January 16 marks the anniversary of the expiration of the 45-day caveat in which Justice Gabreil Kolawole of Abuja Federal High Court ordered the release of Shaikh Ibraheem Zakzay in Nigeria.
As of 2021, four years have passed since the caveat and Justice Kolawole’s order has yet to be carried out.
Abdullahi Danladi, the Chairman of the Islamic Movement Nigeria Resource Forum, addressed the media in Kaduna on January 16, 2021, vowing the continued demand for the release of Shaikh Zakzaky and his wife Malama Zeenat Ibrahim.
“Today marks the fourth anniversary of the expiration of the 45 days caveat within which the Buhari-led Federal Government has been ordered to release our leader, Sheikh Ibraheem El-Zakzaky, in a historic judgment delivered by Justice Gabriel Kolawole of the Abuja Division of the Federal High Court on the enforcement of his (El-Zakzaky) fundamental rights and that of his wife, Malama Zeenat Ibrahim.
“The learned Jurist had ruled that the continued detention of the duo violates their rights under Section 35 (1) of the Nigerian Constitution and the provisions of the African Charter on Human and Peoples Rights. Consequently, he ordered the release of the ailing Sheikh and his wife within 45 days of judgment, and that both must be provided with suitable accommodation and security. The court further ordered the payment of N50m by the Federal Government to both.
“The judge warned the government in that judgment that holding the Sheikh for so long amounted to great danger, and that if the applicant dies in custody, which I do not pray for, it could result in many needless deaths…
“…But instead of releasing them, the Federal Government opted to file bogus charges against the Sheikh and his wife through Kaduna State government. Failure to obey court orders by the government is an open invitation to anarchy, as observed by a professor of law, and this is at variance with the democratic principles it claims to be running.”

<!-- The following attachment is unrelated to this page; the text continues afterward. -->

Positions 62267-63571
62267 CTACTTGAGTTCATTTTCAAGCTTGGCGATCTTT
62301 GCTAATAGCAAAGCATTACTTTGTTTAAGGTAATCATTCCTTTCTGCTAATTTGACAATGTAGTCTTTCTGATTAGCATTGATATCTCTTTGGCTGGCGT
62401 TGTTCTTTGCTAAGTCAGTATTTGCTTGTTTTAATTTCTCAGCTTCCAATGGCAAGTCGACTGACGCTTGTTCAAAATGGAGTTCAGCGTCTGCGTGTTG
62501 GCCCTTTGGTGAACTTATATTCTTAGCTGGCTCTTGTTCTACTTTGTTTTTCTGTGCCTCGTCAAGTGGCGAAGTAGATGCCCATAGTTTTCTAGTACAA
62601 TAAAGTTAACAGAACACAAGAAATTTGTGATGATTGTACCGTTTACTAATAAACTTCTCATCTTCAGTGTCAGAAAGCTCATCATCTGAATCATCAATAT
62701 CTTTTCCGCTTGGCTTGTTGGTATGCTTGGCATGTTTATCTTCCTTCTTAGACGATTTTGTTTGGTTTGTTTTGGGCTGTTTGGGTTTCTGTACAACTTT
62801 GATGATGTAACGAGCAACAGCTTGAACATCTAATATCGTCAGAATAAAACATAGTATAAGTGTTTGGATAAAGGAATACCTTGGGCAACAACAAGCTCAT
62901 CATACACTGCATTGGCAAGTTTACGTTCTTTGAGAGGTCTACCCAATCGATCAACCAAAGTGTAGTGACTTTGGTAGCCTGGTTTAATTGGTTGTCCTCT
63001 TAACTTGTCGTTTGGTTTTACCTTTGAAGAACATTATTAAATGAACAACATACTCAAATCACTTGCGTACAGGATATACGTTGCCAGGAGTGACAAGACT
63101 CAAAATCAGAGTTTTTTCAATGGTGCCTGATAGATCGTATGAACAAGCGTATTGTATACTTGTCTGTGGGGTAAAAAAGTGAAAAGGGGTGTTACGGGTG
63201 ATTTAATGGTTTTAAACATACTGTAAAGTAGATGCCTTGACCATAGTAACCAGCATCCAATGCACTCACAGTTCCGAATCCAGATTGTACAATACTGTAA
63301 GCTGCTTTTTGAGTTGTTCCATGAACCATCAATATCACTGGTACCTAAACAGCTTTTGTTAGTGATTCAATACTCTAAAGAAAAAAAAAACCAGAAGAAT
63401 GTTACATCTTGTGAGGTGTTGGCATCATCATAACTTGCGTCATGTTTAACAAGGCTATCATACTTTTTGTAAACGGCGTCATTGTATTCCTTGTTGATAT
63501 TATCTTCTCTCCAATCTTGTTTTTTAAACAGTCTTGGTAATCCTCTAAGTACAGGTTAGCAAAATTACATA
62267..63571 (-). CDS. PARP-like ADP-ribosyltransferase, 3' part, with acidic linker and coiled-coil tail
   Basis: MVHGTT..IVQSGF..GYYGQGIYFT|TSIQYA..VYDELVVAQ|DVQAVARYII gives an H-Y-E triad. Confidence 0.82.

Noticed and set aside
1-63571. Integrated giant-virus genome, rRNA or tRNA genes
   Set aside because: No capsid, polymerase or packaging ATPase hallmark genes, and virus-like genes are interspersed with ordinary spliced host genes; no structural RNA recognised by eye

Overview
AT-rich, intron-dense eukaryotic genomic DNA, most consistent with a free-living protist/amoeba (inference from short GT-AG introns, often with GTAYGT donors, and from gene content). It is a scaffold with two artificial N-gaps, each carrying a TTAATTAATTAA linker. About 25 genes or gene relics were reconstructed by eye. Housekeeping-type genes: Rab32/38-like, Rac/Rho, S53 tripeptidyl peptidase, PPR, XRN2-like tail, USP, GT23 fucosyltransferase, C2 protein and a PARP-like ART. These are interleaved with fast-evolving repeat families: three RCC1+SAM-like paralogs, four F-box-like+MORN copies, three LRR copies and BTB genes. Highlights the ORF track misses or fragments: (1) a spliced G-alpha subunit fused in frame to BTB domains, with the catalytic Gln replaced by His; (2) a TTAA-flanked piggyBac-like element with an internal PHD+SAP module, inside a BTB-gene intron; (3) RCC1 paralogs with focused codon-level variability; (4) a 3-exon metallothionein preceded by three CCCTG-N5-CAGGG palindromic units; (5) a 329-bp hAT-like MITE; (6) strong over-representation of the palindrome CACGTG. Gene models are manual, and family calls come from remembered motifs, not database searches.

“Failure to obey that judgment by President Muhammadu Buhari four years on makes it one of the worst violations of the rule of law and a monumental abuse of the couple’s rights. It is to the glory of Allah that, four years into the judgment by the court, Sheikh Zakzaky and his wife be set free…
“Many international bodies, including Amnesty International and the European Union, have all urged the Nigerian government to demonstrate respect for the rule of law and release the cleric.
We will continue to do so, irrespective of the government’s use of brutal force against us. We will leave no stone unturned in demanding for his unconditional freedom, using all legitimate means at our disposal.
We, therefore, once again unequivocally call for his unconditional release, the release of his wife and all the others still in detention since the Zaria massacre by the Nigerian Army in December, 2015.”
2015 Zaria Massacre
Over 350 Shia Muslims were killed in the 2015 Zaria Massacre as the Nigerian army opened fire on peaceful gatherers. Shia individuals, indiscriminate of age were shot; many were burned alive.
After the incident, the military covered up happenings as bodies were taken, the site was burned and bullets were removed from the streets.
Witnesses account for bodies being held temporarily at the Ahmadu Bello University Teaching Hospital previous to being moved to undisclosed locations. The bodies of those killed were later found in a mass grave and the whereabouts of many injured that day remain unknown until today.
Shaikh Zakzaky, the head of IMN, and his wife were arrested following the attack in Kaduna and denied due-process for over three months.
Despite international demand for the release of Shaikh Zakzaky and the prosecution of those involved in the Zaria Massacre, the IMN was officially banned in July of 2019 on claims of “acts of terrorism and illegality.”
Investigations into the activities, Federal and Independent, of the IMN has not shown any acts of violence or terrorism. Shia Rights Watch notes that the outlawing of the group is an active effort of the government to thwart human rights and justify federal violence against minority groups across Nigeria.